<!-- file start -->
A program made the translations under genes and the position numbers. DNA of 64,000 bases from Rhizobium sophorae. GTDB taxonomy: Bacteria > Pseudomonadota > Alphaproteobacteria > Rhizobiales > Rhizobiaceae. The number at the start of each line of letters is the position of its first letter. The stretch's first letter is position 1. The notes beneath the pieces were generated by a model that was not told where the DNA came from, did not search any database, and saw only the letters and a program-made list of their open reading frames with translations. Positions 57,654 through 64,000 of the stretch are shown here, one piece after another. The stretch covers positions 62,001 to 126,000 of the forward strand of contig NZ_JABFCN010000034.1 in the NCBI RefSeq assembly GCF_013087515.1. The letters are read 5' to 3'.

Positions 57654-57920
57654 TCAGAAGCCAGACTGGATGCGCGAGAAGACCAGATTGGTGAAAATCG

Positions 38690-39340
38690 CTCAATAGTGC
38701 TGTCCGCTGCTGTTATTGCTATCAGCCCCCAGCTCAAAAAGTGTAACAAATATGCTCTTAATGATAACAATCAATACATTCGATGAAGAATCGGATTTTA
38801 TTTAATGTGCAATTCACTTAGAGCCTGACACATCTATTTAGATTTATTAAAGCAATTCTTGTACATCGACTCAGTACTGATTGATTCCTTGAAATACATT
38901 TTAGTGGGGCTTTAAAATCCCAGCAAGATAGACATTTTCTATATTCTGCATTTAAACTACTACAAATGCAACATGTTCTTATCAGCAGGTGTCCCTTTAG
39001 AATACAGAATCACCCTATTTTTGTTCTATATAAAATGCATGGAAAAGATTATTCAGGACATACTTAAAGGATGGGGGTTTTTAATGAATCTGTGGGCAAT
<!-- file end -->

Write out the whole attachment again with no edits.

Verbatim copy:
A program made the translations under genes and the position numbers. DNA of 64,000 bases from Rhizobium sophorae. GTDB taxonomy: Bacteria > Pseudomonadota > Alphaproteobacteria > Rhizobiales > Rhizobiaceae. The number at the start of each line of letters is the position of its first letter. The stretch's first letter is position 1. The notes beneath the pieces were generated by a model that was not told where the DNA came from, did not search any database, and saw only the letters and a program-made list of their open reading frames with translations. Positions 57,654 through 64,000 of the stretch are shown here, one piece after another. The stretch covers positions 62,001 to 126,000 of the forward strand of contig NZ_JABFCN010000034.1 in the NCBI RefSeq assembly GCF_013087515.1. The letters are read 5' to 3'.

Positions 57654-57920
57654 TCAGAAGCCAGACTGGATGCGCGAGAAGACCAGATTGGTGAAAATCG

Positions 38690-39340
38690 CTCAATAGTGC
38701 TGTCCGCTGCTGTTATTGCTATCAGCCCCCAGCTCAAAAAGTGTAACAAATATGCTCTTAATGATAACAATCAATACATTCGATGAAGAATCGGATTTTA
38801 TTTAATGTGCAATTCACTTAGAGCCTGACACATCTATTTAGATTTATTAAAGCAATTCTTGTACATCGACTCAGTACTGATTGATTCCTTGAAATACATT
38901 TTAGTGGGGCTTTAAAATCCCAGCAAGATAGACATTTTCTATATTCTGCATTTAAACTACTACAAATGCAACATGTTCTTATCAGCAGGTGTCCCTTTAG
39001 AATACAGAATCACCCTATTTTTGTTCTATATAAAATGCATGGAAAAGATTATTCAGGACATACTTAAAGGATGGGGGTTTTTAATGAATCTGTGGGCAAT